Image of Pilate, Jesus and Barabbas. Now on that day when Pontius Pilate stood before the crowd, he had two would be Messiahs and are charged with leading a rebellion or insurrection against Rome. So he plans to release one prisoner. This was his custom each Passover. Now one interesting thing is that we can’t find any evidence of this happening anywhere else in the Roman Empire. Why would he do this? The Scripture puts it this way: “So Pilate, wishing to satisfy the crowd, released Barabbas for them…” And so Pilate may have released an insurrectionist to quell the rebellion and maintain the peace. Matthew’s Gospel tells us both have the same first name, Jesus Barabbas and Jesus ben Joseph, Jesus of Nazareth. Jesus means God saves. So you have Savior of Nazareth and Savior Barabbas. Which of these Saviors do you pick?

Which of those do you pick? If you had the opportunity to have a Savior who is going to lead by force and throw out the Romans and allow you to save your money from their oppressive taxes and ensure freedom for the first time in your life or a Savior who says love them in your midst and serve them, which do you choose? If you have two presidential candidates to choose from: one who says there is peace through strength, that we need to be as strong as possible so that no one will dare cross us and if they do, we will go to war and fight for what is right. Or do you vote for the one who says we will not fight. We will serve the poor and show love and kindness and grace in every way possible. And if they strike against us, we will turn the other cheek. Which of those is going to get elected? There’s no question really is there? I don’t know anyone who would vote for the latter. What I’m trying to get across to you is that Jesus was so counter cultural that it is easy to see why the crowd would choose Barabbas. Strength through the sword or change the world through love, grace and service.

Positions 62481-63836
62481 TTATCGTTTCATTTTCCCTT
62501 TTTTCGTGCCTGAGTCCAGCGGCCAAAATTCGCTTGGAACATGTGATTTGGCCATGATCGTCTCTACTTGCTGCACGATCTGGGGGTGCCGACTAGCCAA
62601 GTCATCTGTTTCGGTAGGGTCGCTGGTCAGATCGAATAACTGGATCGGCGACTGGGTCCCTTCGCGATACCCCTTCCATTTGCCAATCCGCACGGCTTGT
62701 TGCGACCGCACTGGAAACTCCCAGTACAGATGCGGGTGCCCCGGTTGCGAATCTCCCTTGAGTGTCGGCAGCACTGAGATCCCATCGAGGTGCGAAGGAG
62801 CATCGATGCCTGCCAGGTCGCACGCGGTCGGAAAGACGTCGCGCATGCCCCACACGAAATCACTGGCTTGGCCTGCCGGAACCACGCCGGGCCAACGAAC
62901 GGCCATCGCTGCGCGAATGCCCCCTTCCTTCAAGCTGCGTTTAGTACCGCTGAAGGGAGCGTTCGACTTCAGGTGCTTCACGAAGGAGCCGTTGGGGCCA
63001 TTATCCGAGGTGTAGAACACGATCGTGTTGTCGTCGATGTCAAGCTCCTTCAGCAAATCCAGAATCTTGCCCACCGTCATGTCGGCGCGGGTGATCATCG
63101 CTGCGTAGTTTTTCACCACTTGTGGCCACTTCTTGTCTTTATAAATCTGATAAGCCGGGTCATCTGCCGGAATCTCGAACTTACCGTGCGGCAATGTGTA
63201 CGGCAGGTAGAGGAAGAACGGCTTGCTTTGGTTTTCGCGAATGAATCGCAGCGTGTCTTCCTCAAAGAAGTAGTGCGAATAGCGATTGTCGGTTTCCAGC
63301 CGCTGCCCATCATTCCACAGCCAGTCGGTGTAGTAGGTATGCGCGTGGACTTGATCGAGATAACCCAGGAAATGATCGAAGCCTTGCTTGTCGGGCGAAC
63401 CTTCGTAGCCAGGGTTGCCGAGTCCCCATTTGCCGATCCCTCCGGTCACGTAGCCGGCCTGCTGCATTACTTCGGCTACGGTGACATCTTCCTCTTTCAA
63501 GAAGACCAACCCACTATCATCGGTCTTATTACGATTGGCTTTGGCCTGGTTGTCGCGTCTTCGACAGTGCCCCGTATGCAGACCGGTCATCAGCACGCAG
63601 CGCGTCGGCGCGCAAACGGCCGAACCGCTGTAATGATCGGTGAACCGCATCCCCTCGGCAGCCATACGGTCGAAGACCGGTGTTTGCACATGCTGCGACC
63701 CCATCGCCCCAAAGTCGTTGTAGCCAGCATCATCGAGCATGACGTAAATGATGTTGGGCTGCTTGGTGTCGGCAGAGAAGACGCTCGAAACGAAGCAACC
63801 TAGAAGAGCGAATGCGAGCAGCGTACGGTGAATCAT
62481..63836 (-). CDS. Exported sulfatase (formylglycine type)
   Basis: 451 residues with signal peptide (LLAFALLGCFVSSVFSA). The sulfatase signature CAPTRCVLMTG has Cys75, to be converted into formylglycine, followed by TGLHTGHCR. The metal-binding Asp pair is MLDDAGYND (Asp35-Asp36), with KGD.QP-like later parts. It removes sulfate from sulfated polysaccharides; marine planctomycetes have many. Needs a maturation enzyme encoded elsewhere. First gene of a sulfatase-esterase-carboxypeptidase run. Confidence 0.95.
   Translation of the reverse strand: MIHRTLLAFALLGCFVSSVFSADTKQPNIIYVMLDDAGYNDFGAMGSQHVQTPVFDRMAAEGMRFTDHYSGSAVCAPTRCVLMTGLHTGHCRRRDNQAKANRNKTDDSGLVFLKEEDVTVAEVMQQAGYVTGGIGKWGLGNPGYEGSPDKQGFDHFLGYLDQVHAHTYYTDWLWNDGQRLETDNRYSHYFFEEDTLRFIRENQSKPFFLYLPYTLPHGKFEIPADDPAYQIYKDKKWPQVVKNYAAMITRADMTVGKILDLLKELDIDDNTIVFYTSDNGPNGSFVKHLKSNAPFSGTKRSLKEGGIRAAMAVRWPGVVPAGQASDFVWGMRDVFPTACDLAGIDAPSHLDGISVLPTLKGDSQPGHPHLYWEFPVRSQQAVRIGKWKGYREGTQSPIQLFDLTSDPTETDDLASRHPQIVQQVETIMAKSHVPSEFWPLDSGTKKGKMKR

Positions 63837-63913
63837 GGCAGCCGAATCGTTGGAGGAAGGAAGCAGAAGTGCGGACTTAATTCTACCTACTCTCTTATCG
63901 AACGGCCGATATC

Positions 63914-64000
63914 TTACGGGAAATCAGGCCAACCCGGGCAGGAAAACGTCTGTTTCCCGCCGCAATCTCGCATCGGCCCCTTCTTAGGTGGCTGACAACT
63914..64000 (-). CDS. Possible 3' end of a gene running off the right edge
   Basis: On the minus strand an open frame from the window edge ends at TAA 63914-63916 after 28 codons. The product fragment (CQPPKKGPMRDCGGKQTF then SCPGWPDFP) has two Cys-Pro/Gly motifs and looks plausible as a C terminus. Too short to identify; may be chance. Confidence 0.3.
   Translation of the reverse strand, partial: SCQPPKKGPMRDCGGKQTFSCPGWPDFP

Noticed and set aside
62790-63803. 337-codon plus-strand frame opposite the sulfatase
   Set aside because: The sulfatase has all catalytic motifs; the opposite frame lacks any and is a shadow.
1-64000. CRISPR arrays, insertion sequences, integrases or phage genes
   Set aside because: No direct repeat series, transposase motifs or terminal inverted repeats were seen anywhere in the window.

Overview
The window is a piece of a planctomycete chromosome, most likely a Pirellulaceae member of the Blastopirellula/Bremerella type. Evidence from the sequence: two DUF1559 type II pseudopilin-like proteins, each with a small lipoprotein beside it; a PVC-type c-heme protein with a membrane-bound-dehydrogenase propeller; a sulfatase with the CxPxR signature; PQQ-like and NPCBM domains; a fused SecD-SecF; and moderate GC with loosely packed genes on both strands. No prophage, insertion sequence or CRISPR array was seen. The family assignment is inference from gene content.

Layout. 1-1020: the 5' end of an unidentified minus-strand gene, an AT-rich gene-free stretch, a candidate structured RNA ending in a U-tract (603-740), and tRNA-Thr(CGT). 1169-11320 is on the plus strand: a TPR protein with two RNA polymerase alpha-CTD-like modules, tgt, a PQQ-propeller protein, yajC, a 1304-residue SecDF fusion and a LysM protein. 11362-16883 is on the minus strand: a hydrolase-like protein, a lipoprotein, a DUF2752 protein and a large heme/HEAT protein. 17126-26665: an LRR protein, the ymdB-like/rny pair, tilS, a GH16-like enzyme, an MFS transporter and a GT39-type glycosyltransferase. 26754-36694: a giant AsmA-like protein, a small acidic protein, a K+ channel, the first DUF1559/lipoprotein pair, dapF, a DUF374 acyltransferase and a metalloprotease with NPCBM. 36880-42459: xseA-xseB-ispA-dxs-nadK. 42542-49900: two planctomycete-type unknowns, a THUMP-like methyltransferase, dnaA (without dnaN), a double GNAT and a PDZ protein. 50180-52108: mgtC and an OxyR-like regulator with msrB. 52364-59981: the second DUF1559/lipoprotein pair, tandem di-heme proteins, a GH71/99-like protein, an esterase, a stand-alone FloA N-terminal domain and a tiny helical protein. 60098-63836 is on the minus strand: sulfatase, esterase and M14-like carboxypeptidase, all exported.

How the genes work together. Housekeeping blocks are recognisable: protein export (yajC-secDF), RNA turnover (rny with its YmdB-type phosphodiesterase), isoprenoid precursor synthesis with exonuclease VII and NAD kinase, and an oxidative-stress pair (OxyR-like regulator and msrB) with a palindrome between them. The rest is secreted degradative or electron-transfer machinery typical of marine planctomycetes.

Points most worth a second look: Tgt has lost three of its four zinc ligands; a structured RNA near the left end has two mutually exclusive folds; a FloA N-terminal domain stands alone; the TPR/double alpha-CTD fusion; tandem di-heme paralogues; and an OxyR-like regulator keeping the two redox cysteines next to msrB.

Split Screen of MLK and Malcom X. Think of the difference between Malcolm X vs MLK. Malcom X believed that sometimes injustices were so grave that it should promote in our hearts anger and hate and that could be a powerful tool for changing society. And violence was a necessary response to accomplish what you needed to do. Martin Luther King took a different tact. He believed in love and peace, not violence. In his sermon Strength to Love, he said, this is what we are going to do: we are going to shame you into giving us civil rights. We are going to show you by our willingness to suffer that there is a different way. You can hurt us and threaten us but we are still going to love you. No matter what you do to us, we will wear you down by our capacity to suffer but we will win the victory by demonstrating love. In the end, what finally won the victory for civil rights? Was it power and hate or sacrificial love? Can you live that way in a world still marked by hate and violence? Can a nation survive by love and sacrifice rather than strength, might and power? I don’t know. All I do know is that this is how we are called to live as individual believers. We are called to choose between Jesus of Nazareth or Jesus Barabbas.